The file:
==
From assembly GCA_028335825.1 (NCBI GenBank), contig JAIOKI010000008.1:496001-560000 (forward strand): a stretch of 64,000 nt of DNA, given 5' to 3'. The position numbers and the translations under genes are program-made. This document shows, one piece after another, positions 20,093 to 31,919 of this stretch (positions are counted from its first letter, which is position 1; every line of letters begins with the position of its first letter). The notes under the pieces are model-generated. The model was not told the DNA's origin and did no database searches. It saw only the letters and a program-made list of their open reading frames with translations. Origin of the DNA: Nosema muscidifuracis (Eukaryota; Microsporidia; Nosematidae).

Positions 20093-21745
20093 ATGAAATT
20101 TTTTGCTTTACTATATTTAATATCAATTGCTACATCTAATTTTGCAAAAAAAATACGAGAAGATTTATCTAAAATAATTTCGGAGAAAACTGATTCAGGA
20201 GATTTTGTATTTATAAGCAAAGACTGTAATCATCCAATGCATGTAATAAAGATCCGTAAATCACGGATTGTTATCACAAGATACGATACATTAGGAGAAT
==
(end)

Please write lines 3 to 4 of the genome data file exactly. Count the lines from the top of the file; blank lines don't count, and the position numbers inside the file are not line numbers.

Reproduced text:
20093 ATGAAATT
20101 TTTTGCTTTACTATATTTAATATCAATTGCTACATCTAATTTTGCAAAAAAAATACGAGAAGATTTATCTAAAATAATTTCGGAGAAAACTGATTCAGGA